(a film review by Mark R. Leeper)

CAPSULE: Kirby Dick who wrote and directed THIS FILM IS NOT RATED, an angry examination of the American film ratings board, brings us an exposé of Congressmen who repeatedly vote against gay rights but who are secretly gay themselves. Dick looks at the damage they have done to the lesbian and gay community and gives the evidence that they themselves are gay. While the film is full of some very cogent arguments, there are major flaws in his case. Dick is missing a vital link: the fact that someone who is privately gay should necessarily determine how that person votes on legislation. And by not making that case the film frequently comes off as a piece of malicious vengeance against politicians who do not vote the way he would like. Rating: 0 (-4 to +4) or 5/10

Kirby Dick makes angry documentaries. He made TWIST OF FAITH about the hypocrisy in the Roman Catholic Church over the sexual abuse scandal. He made THIS FILM IS NOT YET RATED about the American MPAA system for rating films and the inaccuracy of their ratings. The current film OUTRAGE is about Congressmen who, under a "family values" stance, vote repeatedly against gay civil rights, yet who are purportedly gay themselves. This documentary gives the names of right-wing lawmakers who are gay yet repeatedly oppose pro-gay legislation.

Dick methodically presents police recordings, interviews, and shows documentary data that his targets really are gay. I will not repeat names of people he is "outing" here, and that limits what I can say about this film. But it is not my place to "out" them in my writing. People who do speak cogently that I will list include James McGreevy and Barney Frank, both publicly gay.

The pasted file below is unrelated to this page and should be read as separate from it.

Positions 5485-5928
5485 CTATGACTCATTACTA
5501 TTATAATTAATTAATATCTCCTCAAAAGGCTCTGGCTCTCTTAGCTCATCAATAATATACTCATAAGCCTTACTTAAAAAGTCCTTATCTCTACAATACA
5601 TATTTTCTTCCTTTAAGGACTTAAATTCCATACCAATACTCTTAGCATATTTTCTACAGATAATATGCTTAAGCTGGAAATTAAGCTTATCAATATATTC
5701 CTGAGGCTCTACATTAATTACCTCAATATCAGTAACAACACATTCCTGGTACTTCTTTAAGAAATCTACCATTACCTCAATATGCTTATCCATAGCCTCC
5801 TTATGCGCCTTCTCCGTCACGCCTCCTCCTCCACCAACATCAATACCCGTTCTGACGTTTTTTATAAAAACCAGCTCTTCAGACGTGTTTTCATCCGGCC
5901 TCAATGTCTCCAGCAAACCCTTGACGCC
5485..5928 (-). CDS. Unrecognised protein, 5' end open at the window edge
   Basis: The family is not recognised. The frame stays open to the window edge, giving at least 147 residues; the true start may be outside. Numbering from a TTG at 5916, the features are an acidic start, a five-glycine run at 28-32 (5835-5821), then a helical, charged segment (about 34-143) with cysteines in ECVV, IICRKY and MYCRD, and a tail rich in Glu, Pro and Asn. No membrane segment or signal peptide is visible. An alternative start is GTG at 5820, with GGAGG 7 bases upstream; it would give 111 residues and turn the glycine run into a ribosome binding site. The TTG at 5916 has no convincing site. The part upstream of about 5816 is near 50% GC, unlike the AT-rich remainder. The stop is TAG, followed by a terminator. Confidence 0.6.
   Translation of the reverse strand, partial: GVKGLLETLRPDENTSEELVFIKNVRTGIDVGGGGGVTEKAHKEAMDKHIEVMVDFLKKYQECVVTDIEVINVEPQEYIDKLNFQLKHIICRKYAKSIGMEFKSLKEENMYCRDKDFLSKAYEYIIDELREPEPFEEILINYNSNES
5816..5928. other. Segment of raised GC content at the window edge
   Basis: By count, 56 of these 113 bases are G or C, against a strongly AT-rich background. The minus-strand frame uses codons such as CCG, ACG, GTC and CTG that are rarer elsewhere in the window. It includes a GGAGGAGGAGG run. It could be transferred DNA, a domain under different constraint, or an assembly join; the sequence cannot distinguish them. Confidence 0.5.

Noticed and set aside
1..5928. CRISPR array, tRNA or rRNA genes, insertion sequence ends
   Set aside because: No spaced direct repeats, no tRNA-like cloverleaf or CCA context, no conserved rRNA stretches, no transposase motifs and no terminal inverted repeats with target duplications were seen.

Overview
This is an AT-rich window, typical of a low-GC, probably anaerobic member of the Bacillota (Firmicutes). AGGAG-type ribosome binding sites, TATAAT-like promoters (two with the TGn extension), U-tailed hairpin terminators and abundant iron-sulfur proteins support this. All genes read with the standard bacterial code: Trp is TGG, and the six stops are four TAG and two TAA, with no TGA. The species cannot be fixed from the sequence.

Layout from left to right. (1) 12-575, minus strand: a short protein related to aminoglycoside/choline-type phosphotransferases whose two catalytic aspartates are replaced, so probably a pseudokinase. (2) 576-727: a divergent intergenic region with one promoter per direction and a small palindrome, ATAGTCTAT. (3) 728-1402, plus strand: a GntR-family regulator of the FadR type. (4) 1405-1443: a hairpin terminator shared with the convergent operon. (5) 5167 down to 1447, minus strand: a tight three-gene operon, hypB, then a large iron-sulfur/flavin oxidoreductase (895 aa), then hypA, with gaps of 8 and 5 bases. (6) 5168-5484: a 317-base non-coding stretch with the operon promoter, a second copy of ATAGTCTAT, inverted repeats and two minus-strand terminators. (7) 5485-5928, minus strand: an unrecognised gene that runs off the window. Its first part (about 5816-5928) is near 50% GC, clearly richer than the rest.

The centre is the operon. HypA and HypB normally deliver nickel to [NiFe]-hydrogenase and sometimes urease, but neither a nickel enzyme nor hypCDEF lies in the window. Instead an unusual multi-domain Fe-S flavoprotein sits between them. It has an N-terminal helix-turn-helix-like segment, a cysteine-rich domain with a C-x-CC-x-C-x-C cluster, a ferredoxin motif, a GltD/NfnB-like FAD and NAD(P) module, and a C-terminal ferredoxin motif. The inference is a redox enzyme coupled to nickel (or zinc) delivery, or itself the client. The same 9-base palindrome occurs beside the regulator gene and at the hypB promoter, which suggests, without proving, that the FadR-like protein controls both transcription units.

The problem with this film is that there is a gap in its logic. And that gap is very hard to fill, but is central. Kirby Dick had not really made a case that closeted gay politicians who vote against pro-gay (or anti-anti-gay) legislation are guilty of wrongdoing. He has shown they are not voting their sexual preference, but not that they are not voting their conscience. The gap is that Dick does not show that anti-gay legislation is materially wrong. I may feel that it is wrong--and I generally do--but if he overtly says that it is wrong it very much changes the focus of the film. The burden of proof is on Dick, and OUTRAGE becomes a film taking a side on legislation. That may seem like a small gap, but it is central.

The film makes the assumption that gay politicians have a responsibility to be in favor of pro-gay legislation, regardless of their opinion of it. Saying that gay legislators have a responsibility to vote some particular way just because they happen to be gay is really an unintentional attack on gays. It is saying they should be voting their sexual preference rather than voting on the merits of the issue. And it is telling the American people that they feel that gay politicians, openly or not, have a responsibility to be biased. It is looking at gay politicians who keep their sexual preference private and criticizing them for not being biased in the way that the way the filmmakers say they should be. And at the same time it is spitefully "outing" gay politicians who are not joining the cause of gay civil rights.

Perhaps not surprisingly this work has the same weaknesses of Kirby Dick's THIS FILM IS NOT YET RATED. Both films are giant ad hominem arguments. His assumption is that people who vote in ways he does not like, in congress or in the MPAA, have unproven ulterior motives. He does make a case for why he believes that, but he does not show that these people are voting in bad faith. OUTRAGE documents Kirby Dick's own rage at the men he outs. There is no attempt to make it balanced. And his film, while engaging is the weaker for that fault. I rate OUTRAGE a 0 on the -4 to +4 scale or 5/10.

Film Credits: http://us.imdb.com/title/tt1049400/

What others are saying: http://www.rottentomatoes.com/m/10011262-outrage/

					Mark R. Leeper
					Copyright 2009 Mark R. Leeper